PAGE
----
February 28, 1989 - From the February, 1989 issue

The Hillside Restrictions: A Case Study of the New Planning Commission

David Kramer describes in thrilling fashion the events of public meetings between Hillside and Bel Air residents versus the Planning Commission. 


“It was a bolt out of the blue."—Virginia Kruger

On September 16, 1988, Councilmen Michael Woo and Zev Yaroslavsky led reporters up narrow, winding Laurel Canyon streets to illustrate what they called the "nightmare in the Hollywood Hills." Woo declared, "Picture hook-and-ladder trucks trying to make their way to a heart attack victim or a house fire. Even worse, imagine these narrow, unpaved roads clogged with residents trying to flee a brushfire or a mudslide. I think you'll agree with me that would be a nightmare."

Now picture hundreds of Hillside and Bel Air residents storming an open public hearing and two Planning Commission meetings. Even worse, imagine three confusing alternative ordinances the Planning Commission had to consider in one of their most raucous meetings since three new Commissioners were appointed. Imagine one Commissioner adding a last-minute amendment which completely surprised Council deputies and the Fire Department. I think you'll agree that would be ... another day in the city's planning process.

In first attacking the problem introduced by Yaroslavsky and Woo's motions, the Planning Department had several issues to consider. On April 22, they were asked to extend the expiring moratorium for the Hillside area on substandard lots. They were also asked to close a loophole on what was the definition of an improved street. And finally, they were instructed to focus on the issue of fire safety, which had been brought on by a construction boom on non-existing streets. What resulted was "a hodgepodge, an omnibus bill which included a provision that affected remodeling in the future as well as new houses," said James Nelson, Chairman of the Laurel Canyon Coalition of Homeowners and a supporter of Councilman Woo's original motion.

Coupled with the problem of this "omnibus bill," was the introduction of a new system in the public process whereby an open meeting with the Planning Department's hearing examiner provided an interim step between the staff report and the Planning Commission. "What came out of the first hearing is that everyone agreed to focus on fire safety and access," notes Commission President William Luddy." Councilman Yaroslavsky even said that the Planning staff had gone too far and not done what he wanted." What also came out of the first meeting was a second bill written by the hearing examiner.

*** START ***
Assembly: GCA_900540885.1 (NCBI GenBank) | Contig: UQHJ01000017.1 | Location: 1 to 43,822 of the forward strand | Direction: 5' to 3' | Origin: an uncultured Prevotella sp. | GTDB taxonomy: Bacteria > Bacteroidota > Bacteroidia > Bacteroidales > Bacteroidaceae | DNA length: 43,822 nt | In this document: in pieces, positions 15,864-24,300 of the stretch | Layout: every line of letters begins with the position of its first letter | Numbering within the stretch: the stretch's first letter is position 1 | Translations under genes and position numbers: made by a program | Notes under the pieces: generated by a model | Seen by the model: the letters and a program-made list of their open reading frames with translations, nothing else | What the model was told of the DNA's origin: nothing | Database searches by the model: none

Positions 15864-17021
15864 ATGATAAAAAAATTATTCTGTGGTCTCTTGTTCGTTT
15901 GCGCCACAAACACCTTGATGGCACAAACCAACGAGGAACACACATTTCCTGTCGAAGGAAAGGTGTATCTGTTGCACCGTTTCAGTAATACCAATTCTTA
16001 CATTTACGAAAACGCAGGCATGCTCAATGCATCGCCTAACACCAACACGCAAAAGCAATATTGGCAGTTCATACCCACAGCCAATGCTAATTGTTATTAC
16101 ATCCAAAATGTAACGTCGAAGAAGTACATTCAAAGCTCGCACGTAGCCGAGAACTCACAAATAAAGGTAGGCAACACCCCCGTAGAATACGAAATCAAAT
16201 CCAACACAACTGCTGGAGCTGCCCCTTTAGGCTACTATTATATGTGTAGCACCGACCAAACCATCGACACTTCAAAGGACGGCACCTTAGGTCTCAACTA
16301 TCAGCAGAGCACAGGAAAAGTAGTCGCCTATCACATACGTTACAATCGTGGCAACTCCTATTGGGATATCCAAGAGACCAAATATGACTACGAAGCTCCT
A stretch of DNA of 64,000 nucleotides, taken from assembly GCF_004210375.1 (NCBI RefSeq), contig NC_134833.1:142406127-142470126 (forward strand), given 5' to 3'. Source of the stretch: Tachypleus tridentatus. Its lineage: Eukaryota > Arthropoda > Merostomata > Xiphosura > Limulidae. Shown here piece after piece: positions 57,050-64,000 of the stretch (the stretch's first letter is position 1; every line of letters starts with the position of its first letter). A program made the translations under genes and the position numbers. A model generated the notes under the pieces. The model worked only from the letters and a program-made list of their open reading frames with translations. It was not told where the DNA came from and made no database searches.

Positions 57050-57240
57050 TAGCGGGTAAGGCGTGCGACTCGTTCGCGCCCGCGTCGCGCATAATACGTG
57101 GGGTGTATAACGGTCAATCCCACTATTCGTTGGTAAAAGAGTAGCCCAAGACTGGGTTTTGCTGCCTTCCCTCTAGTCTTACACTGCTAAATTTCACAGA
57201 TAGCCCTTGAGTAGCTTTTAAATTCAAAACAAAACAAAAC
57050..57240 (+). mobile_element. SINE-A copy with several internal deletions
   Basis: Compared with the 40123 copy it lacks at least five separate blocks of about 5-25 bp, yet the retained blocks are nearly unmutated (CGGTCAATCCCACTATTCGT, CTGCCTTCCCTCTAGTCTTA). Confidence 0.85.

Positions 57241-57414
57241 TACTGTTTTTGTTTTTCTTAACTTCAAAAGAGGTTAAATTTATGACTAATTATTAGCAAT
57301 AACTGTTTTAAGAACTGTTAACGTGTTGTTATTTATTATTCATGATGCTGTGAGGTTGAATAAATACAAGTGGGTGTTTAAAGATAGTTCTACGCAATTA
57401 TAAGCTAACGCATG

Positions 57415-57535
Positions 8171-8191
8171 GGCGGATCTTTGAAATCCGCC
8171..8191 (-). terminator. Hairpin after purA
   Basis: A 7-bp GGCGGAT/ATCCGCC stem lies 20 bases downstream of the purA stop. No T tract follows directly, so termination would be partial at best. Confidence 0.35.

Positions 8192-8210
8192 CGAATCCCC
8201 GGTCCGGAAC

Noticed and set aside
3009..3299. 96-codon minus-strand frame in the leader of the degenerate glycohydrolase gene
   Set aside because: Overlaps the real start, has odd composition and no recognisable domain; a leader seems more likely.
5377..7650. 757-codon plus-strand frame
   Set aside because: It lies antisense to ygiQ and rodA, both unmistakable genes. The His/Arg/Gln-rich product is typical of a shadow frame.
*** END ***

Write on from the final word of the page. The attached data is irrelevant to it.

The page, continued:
By December 1, the Planning Commission meeting was packed with advocates of the measure and opponents of the remodeling restrictions. "I've never seen more people up in arms," said Luddy. Nelson adds, "It was extremely difficult for the Planning Commission to keep things in control given the atmosphere." A third alternative emerged, crafted by new Commissioner William Christopher, which was also tabled because it addressed more issues than fire safety and access.

The crisis was finally resolved at the January 5 Planning Commission meeting. The Commission eventually approved temporary restrictions on construction in the Santa Monica Mountains which makes it more difficult to build homes on narrow, or non-existent roads. One interesting twist, however, occurred at the very end of the meeting: Commissioner Ted Stein was able to join with William Luddy and swing-vote Carmen Estrada to add an amendment allowing a limited number of permits to be exempted from going to the Zoning Administrator, if the projects already meet the criteria previously agreed upon. ''The exemptions came as a total surprise to the Fire Department, the Plan­ning Department and the Council offices," explains Charlie Justis, a Fire Department inspector.

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“It was a bolt out of the blue," said Virginia Kruger, Yaroslavsky's planning deputy. "The Fire Department clearly said that if you are dealing with streets that are less than 20 feet, you have to look case by case even if the projects meet our criteria. This will just lead to a rush for building permits."

Stein, meanwhile, argued that if projects met such criteria as installing sprinklers and paving 20-foot wide stretches of road abutting the property, there was no use in extending a costly city review. The City Council, however, is expected to block the added exemptions.

The Hillside restrictions were thus one of the public's first looks at the actions of a newly revamped Planning Commission.

"Commissioner Suzette Neiman acted as the seasoned veteran, explaining the ways of the Planning Commission. She was the Parliamentarian. She was very good during the meeting and patient as well,'' noted James Nelson. Planning Deputy Ralph Crouch added, "Neiman is the conscience of the committee."

Neiman's ally on the Hillside restrictions, William Christopher, took a very active role in the process. "He had conversations with the Fire Department and the Bureau of Engineers, and asked the questions that planners and architects ask," said Kruger. "He is very hands-on and tries to structure compromise legislation. Most commissioners don't draft legislation-it's unusual."

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